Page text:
The Burden of Homework on High School Students

A research study conducted in 2013, by Stanford University, surveyed more than 4,500 students at upper-middle-class high schools in California. Researchers found that students who do more than 3 hours of homework every day not only experience more stress, but also physical health problems, alienation from society, and a lack of balance in their life. 

According to Stanford University researchers, “When it came to stress, more than seventy percent of students said they were ‘often or always stressed over schoolwork,’ with fifty-six percent listing homework as a primary stressor. Less than one percent of the students said homework was not the stressor.” 

Leila Bradford, a twelfth-grade student at DVC said, “Majority of my stress comes from school with barely any being from outside activities.”

The researchers conducting this study also found that with students spending too much time on homework, they were not developing their critical thinking skills or developmental skills. Kristina Becht, a math teacher at DVC, spoke on the subject and believes that giving students tons of homework is damaging, but the main purpose is to help students practice the things they learn in class.  

Students in the Stanford study reported that they felt an obligation to put homework first and over the development of other skills and talents. They are more likely to decline activities, give up hobbies, and stop going out to see friends and family. 

Denise Pope, co-author of the study, senior lecturer at Stanford University School of Education said, “Our findings on the effect of homework challenge the traditional assumption that homework is inherently good.”

There are good aspects of homework according to iDTech and Britannica. Included in these good aspects is higher academic success, the development of life skills and study habits, the enrichment of student learning, and it is a portal into students’ school life for parents.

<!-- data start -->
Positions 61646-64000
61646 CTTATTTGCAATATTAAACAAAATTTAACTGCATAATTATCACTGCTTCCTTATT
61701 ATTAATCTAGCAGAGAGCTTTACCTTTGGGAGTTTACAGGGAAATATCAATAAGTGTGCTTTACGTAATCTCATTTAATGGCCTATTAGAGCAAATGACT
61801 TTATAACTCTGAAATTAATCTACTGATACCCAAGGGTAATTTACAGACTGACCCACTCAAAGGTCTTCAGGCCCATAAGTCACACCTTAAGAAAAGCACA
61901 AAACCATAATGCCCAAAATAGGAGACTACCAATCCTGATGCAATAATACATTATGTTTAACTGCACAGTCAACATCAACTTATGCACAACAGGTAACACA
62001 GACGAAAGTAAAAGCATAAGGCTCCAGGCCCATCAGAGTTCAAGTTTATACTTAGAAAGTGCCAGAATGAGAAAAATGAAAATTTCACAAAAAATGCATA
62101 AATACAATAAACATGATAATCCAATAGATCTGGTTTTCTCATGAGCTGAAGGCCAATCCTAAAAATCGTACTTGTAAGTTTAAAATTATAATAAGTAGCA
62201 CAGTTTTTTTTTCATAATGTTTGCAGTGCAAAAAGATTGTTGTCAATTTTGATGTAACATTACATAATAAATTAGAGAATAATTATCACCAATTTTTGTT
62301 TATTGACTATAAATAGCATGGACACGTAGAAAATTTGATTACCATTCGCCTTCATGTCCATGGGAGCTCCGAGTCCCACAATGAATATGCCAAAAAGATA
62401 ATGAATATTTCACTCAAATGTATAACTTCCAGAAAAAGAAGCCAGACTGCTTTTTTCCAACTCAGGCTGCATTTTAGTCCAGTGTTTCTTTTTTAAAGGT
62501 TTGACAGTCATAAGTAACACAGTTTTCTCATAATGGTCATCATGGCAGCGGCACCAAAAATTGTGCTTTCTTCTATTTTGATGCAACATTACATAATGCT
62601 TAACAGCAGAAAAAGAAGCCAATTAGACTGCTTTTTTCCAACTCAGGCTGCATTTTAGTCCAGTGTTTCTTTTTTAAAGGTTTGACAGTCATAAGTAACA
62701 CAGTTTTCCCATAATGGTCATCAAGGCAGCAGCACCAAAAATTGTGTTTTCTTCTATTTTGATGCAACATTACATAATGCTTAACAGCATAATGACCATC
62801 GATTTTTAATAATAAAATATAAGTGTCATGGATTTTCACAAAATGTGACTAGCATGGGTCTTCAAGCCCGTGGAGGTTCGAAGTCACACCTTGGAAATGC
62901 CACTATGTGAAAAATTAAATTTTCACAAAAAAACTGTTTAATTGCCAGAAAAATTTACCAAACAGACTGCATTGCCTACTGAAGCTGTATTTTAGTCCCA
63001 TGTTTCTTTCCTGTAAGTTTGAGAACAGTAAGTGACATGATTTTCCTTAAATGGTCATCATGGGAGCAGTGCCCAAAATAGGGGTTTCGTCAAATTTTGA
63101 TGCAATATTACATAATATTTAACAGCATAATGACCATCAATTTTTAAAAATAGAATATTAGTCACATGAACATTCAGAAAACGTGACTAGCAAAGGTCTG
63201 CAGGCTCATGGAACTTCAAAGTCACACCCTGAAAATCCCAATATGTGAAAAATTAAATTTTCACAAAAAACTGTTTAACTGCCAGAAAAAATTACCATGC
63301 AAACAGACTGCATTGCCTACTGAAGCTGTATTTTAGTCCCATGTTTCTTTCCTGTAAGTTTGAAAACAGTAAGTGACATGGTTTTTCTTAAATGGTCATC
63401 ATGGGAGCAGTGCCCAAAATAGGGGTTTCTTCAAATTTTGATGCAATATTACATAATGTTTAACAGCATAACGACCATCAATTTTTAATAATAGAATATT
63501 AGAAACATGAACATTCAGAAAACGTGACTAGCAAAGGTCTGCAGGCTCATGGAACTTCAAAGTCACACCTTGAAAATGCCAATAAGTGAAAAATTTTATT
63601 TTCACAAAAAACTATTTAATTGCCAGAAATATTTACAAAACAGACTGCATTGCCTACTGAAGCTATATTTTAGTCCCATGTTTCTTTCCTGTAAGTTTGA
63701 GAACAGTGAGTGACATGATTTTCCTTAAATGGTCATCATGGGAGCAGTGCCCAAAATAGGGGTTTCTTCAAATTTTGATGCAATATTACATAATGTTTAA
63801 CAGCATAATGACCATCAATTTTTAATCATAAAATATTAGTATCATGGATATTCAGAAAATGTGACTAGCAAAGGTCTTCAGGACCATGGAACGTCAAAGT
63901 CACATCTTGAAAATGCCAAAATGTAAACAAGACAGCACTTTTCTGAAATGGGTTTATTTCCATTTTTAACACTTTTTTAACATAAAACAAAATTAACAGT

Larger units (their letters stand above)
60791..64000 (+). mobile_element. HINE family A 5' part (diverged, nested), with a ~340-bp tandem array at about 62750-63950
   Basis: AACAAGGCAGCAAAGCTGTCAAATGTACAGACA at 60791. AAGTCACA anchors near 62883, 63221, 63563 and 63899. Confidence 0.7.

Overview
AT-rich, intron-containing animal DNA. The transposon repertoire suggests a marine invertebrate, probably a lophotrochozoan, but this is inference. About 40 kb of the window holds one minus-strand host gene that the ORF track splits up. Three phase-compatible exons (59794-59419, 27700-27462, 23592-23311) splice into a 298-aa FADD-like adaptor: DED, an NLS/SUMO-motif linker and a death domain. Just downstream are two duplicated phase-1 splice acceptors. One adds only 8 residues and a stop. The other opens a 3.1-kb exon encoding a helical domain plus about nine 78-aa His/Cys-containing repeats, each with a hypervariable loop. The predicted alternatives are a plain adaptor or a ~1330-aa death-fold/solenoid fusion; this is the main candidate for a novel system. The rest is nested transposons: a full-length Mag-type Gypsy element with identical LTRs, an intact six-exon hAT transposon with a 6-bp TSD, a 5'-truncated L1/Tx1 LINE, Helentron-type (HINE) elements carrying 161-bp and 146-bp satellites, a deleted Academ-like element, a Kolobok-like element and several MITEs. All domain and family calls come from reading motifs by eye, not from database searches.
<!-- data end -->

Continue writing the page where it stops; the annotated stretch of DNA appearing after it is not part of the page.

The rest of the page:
A study led by professor Harris Cooper at Duke University found statistical evidence from homework-related researched studies that suggest middle and high school students score higher on tests and get better grades than students who do not regularly do their homework. The study led by professor Harris Cooper concluded, “For upper high school students, after about two hours’ worth, more homework was not associated with higher achievement.”

Johns Hopkins Researchers found an interactive homework process that improves student achievement. This interactive process is called TIPS. TIPS stands for “Teachers Involve Parents in Schoolwork.” “Students in the TIPS group earned significantly higher report card grades after 18 weeks than did non-TIPS students. With the use of TIPS feelings for homework became positive for both students and parents.” 

Becht concluded that students should manage their time wisely and take advantage of the things offered at DVC. Flex Block and Study Hall Seminars are two great ways to get caught up on homework, clear any misunderstandings with teachers, and get any additional help.